The Edmond Sun


February 8, 2013

In the shadow of the skyline

EDMOND — Oklahoma City is a vibrant, dynamic city. MAPS, new businesses and the NBA Thunder have reinvigorated a once almost vacant downtown. This city now boasts Bricktown, the Peake, a new library, the renovated Deep Deuce, the Oklahoma River and the landmark Devon Tower. Once only a destination for commuters from the suburbs, Oklahoma City is on the move and on the map. For most residents, it is a great place to live.

We take pride in our city emerging as a model for others, yet just beyond the lights of the skyline there is serious unfinished business.

Many living only blocks away see the skyline daily, but what it stands for in economic prosperity seems a million miles away, hopelessly out of reach. The skyline casts long shadows of darkness for those in poverty. Their days are marked by immeasurable challenges including hunger and homelessness. Our city’s success is remarkable, but for these folks it is a reality they only dream of. The Devon Tower symbolizes the strength of commerce. Companies like it employ thousands. But for those in the shadows, any job, any help would do.

Strong and compassionate people, we unite in crisis, whether the tragedy of the 1995 Alfred P. Murrah Federal Building bombing or havoc wrecked by weather. We lift ourselves and each other up and go forward together. This is evident by the changes in the skyline. Our focus has been developing greatness. But in the neighborhoods nearby, we seem to have forgotten folks in the depths of poverty. To change their plight is our most important challenge. Then we can claim greatness as a city.

Out of sight and out of mind, public education is under siege by shortages of money, low teachers’ salaries and lack of resources for hungry and homeless children. For these kids, schools are their only lifeline. Ninety-eight percent of our city’s 42,000 school children are on free and reduced lunch. This is a cancer at the core of Oklahoma City. Unless we address this problem, the skyline is only a facade. Our success is incomplete. School officials are dedicated to teaching these children but are also called to ensure students are fed and to act as caregivers and caretakers. On weekends, many students leave uncertain of bare essentials. Teachers are unsung heroes, committing their life’s work to these children. We must do the same. Shame on us if we do not try. These children need our help. We must choose to recognize it. It is unacceptable to ignore it.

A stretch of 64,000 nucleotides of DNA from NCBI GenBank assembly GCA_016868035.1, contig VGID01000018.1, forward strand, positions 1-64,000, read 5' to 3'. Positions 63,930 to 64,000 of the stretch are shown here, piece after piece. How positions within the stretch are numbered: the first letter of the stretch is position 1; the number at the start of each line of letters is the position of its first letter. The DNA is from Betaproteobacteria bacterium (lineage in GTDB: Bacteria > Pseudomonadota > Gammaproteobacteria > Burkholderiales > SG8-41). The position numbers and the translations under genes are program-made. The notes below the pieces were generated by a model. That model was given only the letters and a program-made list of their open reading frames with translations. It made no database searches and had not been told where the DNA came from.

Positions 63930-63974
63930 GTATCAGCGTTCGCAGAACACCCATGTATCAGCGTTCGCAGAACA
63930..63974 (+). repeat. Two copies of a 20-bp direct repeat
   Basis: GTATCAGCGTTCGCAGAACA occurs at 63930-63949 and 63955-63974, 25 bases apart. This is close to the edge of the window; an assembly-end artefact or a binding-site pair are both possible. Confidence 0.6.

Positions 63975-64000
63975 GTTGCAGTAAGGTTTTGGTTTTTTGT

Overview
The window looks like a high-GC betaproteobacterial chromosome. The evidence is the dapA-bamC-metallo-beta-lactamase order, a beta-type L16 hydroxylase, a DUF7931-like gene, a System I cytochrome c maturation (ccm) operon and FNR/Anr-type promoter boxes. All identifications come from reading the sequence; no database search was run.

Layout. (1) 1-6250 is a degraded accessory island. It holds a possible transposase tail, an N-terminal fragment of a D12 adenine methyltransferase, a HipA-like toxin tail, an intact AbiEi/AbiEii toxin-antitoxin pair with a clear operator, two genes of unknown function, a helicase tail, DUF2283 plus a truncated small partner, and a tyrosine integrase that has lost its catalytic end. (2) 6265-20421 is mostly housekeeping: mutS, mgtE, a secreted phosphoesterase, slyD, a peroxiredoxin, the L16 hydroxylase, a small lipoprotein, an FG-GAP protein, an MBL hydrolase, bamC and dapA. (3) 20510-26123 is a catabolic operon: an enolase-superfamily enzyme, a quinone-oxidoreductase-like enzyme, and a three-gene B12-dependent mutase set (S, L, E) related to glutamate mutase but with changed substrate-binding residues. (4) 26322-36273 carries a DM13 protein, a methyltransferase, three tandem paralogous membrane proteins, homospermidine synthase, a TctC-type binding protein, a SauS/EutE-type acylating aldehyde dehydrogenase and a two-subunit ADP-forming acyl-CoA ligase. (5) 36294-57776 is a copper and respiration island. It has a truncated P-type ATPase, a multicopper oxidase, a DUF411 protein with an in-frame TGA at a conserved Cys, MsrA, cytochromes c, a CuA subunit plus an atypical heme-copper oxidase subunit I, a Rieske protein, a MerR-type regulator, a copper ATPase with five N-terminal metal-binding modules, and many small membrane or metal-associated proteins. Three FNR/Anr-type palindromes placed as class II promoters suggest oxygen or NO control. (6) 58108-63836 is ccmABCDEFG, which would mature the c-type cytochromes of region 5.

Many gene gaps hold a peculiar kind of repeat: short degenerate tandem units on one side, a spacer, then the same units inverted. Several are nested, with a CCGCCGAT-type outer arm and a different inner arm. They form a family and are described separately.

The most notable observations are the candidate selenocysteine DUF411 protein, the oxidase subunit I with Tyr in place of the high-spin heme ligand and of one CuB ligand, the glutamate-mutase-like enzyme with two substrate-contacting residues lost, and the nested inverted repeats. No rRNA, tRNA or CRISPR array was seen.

Oklahoma City can truly emerge as a magnet for new business, entertainment and expansion by solving underlying burning issues of poverty and education. We can do this. These families’ future and ours is intertwined in the classrooms, not the streets. Opportunity fosters unforeseeable positive change. Building a great city is also about making a larger difference in people’s circumstances. We can offer hope equaling the impact of our beautiful skyline. For us now, legacy in constructing lives is as important as constructing buildings.

PHIL G. BUSEY SR., an Edmond resident, is chairman and CEO of The Busey Group of Companies and DRG, an Oklahoma City-based defense contractor.

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    April 11, 2014


Do you agree with a state budget proposal that takes some funds away from road and bridge projects to ramp up education funding by $29.85 million per year until schools are receiving $600 million more a year than they are now? In years in which 1 percent revenue growth does not occur in the general fund, the transfer would not take place.

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